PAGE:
Look up the slope towards Reynard’s Cave – you can’t miss the large stone arch. Georgian tourists were also enticed here by the natural beauty of the Dove Dale.
Picknickers in Dovedale, was sketched in pencil and ink by John Nixon (c.1750-1818). It shows five figures (one of which is Nixon) enjoying a picnic under the arch of Reynard’s Cave.
The inked inscription in the bottom left reads:
3 Miss Johnsons of Loughborogh, J.N. and Jaspar Atkinson at Dinner in Dove Dale, Derbyshire
To arrive at their picnic spot these five must have climbed the steep scree path up to the cave, no doubt a tricky task in a long dress! They would probably have been accompanied by a guide, who may even have had the unenviable task of lugging up their picnic.
J.N. (John Nixon) depicts himself looking directly at the viewer, with sketch book in his lap. Jaspar Atkinson, the more dapper of the two, is depicting wearing tartan across his shoulder. The three Miss Johnsons sit eating and drinking in their long skirts and the scene in completed by the large flagon which sits in the centre.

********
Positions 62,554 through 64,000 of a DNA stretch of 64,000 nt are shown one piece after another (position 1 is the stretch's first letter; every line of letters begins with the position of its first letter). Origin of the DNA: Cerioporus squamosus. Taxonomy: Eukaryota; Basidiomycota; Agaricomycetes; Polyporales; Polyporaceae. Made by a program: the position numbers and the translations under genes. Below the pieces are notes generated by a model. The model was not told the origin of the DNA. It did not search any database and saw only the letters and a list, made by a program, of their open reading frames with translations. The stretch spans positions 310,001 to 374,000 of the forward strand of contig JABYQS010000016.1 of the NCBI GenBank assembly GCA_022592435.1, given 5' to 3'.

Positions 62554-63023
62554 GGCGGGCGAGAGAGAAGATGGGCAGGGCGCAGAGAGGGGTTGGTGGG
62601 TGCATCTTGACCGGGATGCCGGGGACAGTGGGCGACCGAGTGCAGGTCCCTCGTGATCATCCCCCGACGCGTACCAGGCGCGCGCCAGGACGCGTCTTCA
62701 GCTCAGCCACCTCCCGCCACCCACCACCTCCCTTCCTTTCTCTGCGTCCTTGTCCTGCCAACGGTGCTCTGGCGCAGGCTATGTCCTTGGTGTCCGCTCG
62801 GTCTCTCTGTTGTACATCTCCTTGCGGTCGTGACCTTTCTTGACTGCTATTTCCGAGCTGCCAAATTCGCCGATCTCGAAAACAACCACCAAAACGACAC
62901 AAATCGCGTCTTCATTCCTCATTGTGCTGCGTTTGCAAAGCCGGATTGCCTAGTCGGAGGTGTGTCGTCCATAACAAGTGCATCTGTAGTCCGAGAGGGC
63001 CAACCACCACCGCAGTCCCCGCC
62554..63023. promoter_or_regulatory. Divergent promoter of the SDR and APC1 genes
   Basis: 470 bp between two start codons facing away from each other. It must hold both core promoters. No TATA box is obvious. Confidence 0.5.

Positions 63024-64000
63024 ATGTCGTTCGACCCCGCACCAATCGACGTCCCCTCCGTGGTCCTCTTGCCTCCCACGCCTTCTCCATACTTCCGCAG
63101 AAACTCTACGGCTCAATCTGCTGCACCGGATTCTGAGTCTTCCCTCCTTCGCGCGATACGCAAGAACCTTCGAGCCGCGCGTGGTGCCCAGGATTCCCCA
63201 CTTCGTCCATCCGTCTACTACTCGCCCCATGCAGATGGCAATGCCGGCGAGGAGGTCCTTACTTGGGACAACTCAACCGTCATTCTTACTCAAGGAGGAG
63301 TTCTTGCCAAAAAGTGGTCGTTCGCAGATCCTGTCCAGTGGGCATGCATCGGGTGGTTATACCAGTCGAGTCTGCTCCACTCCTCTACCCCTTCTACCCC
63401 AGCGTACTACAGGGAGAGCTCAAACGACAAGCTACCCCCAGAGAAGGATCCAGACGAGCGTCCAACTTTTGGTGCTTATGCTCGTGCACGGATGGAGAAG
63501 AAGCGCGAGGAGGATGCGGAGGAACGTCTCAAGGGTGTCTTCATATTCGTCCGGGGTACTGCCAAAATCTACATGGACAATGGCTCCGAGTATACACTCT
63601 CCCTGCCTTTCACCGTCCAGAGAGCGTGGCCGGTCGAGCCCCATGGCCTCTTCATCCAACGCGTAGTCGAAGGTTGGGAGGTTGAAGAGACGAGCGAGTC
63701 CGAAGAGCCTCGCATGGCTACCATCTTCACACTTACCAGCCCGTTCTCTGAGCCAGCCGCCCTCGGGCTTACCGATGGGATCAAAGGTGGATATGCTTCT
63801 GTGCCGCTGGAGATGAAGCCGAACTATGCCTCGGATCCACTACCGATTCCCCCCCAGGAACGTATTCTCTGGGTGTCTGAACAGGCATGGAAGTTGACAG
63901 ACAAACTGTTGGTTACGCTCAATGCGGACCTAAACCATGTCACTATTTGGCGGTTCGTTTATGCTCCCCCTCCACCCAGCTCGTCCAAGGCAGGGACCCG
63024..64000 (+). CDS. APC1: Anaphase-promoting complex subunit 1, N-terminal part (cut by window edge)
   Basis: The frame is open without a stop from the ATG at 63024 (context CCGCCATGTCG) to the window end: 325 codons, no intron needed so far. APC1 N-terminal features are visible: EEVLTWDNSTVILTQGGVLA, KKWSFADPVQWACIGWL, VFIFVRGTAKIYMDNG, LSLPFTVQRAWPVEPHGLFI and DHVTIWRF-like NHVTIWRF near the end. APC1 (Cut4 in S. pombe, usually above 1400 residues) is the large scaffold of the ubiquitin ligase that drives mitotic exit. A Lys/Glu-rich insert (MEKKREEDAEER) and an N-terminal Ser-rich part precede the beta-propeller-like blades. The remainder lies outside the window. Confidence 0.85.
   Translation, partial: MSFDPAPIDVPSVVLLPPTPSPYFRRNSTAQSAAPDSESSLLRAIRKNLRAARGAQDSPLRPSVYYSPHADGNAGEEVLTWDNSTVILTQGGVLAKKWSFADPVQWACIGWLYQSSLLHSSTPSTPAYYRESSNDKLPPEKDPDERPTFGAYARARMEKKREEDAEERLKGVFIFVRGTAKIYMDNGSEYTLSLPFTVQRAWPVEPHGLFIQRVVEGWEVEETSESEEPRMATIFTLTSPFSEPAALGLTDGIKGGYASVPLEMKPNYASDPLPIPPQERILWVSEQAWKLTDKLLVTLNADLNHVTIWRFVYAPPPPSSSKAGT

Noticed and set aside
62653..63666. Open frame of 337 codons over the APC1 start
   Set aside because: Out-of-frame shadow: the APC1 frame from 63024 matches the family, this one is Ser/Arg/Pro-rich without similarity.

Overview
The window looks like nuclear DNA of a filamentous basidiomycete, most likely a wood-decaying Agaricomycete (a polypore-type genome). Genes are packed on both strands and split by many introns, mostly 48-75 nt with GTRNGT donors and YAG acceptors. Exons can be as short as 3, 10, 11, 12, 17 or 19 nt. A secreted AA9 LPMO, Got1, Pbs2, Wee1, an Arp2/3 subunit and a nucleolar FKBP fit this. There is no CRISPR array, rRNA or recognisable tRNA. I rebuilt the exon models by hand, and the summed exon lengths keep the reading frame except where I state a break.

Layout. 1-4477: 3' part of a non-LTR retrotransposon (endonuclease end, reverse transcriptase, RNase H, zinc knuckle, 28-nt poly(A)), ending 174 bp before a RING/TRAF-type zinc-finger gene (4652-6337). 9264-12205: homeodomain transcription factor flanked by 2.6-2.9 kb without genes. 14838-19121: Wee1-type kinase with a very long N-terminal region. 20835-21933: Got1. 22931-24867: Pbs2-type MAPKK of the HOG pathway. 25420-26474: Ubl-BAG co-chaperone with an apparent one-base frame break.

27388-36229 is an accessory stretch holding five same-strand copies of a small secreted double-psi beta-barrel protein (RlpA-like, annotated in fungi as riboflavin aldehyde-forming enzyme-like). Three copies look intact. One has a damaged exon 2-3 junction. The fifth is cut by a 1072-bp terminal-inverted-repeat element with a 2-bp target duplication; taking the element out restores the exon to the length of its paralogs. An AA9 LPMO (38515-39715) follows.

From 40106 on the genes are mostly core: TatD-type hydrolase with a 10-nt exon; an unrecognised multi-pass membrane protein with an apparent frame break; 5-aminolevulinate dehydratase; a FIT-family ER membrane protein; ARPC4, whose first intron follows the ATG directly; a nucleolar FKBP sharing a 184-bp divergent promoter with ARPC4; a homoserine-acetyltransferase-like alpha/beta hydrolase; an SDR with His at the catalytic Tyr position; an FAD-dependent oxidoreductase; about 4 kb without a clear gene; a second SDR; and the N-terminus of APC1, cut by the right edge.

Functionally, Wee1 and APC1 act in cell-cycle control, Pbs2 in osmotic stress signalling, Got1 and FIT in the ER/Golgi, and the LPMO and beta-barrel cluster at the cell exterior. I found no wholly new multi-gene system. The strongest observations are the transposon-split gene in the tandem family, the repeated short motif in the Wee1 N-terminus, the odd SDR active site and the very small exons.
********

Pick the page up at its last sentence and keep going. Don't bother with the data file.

We know that Derbyshire was a popular tourist attraction during this period yet we possess very few visual representations of the tradition. Artists to Derbyshire did include figures in their works however these were usually local peasants, shown in agricultural or industrial pursuits. Nixon’s sketch shows us the visitors up close and allows for an insight into the diversions and attire of these tourists.
A version of this ‘Wonder’ first appeared on the Enlightment! blog